…by writing down your reasons (compliant with your strategy) for entering an investment, and following up on those reasons when you exit the trade. Analyze what went wrong, what went right, what was skill and what was luck. A well executed trade based on good decisions may very well end in a loss, and a string of bad decisions may create a gain. Don’t let your wins fool you into thinking the decisions were better than they objectively were.

Choose and formulate your ex-ante reasons for entering a trade in such a way that they are helpful in deciding when to exit, as well as analyzing whether the ex post result was luck or skill.

Refine your strategy with any new long-term insights you gather from every investment

Remember that both you and markets continuously evolve, meaning your strategy and investment method must too.


Summary

  1. Psychology is more important than maths in investing
  2. Read books and insightful articles about investing, not testosterone dripping online stock forums
  3. Find a strategy that suits you. Refine it in company with likeminded truth-seekers
  4. Use real money; it’s the only way to truly stress test your emotions and your strategy-psychology fit
  5. Create a feedback loop of continuous improvement, your work as an investor is never done
  6. Bonus tip I: it’s not easy, anybody who says it is don’t know what they are talking about (or are actively trying to fool you). Anybody who has simple one-dimensional solutions to the ‘problem’ of investing is either a narrow minded sheep destined for slaughter, or a snake oil salesman out to trick you.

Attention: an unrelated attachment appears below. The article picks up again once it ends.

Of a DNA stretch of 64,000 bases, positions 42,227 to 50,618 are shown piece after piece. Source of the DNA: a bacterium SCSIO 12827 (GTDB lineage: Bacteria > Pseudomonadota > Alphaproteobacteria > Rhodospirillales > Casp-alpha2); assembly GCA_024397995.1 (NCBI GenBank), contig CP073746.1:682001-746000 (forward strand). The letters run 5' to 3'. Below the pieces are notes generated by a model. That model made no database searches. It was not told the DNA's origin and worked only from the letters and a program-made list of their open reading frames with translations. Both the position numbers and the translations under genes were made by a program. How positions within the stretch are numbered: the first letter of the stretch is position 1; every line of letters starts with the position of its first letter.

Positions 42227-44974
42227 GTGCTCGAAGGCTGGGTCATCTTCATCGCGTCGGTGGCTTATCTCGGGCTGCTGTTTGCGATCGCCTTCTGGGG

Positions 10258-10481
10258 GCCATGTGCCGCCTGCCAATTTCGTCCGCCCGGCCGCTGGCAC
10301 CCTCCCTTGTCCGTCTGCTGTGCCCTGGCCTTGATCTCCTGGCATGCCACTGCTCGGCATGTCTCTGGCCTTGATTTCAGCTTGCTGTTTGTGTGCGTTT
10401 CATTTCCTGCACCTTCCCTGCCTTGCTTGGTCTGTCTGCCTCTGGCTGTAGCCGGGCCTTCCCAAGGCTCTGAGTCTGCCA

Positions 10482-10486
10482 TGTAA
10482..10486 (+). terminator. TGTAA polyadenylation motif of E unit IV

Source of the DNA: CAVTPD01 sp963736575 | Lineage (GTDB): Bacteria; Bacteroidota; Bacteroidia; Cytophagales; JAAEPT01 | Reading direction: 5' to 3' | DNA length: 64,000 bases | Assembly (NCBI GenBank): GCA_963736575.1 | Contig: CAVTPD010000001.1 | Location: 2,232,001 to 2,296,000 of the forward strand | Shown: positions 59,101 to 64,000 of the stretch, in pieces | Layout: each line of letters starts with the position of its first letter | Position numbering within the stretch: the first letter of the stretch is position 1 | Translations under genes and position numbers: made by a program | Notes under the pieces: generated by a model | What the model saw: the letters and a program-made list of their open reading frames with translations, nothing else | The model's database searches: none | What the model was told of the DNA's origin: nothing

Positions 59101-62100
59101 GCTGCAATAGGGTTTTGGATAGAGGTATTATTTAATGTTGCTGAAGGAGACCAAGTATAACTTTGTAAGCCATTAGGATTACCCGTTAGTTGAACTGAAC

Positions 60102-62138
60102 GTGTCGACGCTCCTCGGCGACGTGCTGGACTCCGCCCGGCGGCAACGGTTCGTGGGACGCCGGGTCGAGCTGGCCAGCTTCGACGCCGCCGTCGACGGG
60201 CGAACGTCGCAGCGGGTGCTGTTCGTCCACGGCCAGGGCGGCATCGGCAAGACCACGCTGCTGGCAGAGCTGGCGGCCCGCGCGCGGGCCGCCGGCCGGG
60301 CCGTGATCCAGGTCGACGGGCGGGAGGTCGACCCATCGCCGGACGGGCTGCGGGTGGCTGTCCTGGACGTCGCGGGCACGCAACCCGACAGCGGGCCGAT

7. Bonus II: 10 newbie habits you should avoid (+watch CNBC all day long)

P.S. Don’t forget about my podcast Future Skills and the coming video course.

Why you can’t recall changing your mind

Topic: You keep changing, but you keep forgetting you do

Conclusion: You can bypass some of your evolutionary mismatches by keeping smart records of the self

Length: very short


You are different

You were a different person twenty years ago. You had other habits. You thought other thoughts. You reasoned differently. You harbored different beliefs. In short, you have changed your mind since then, whether you realize it or not.

Typically, it’s difficult to remember clearly that you actually were of a different mind, unless you have actual tangible records for reference. If you are a mindful and highly metacognitive person you might be able to do it, but not without a certain amount of effort.


The different yous are like different religions or cultures

In my conversation with serial entrepreneur Ola Ahlvarsson on my podcast Future Skills a few weeks back, Ola talked about observing the world through different cultural lenses. Among other things he said it’s very dificult to truly understand a different culture. We are trapped within our own cultural box of , e.g., believing in “freedom”, “pursuit of happiness”, “individualism”, “socialism” or “martyrdom”. Within that box it’s all but impossible to grasp what’s inside another box without ending up in that box instead.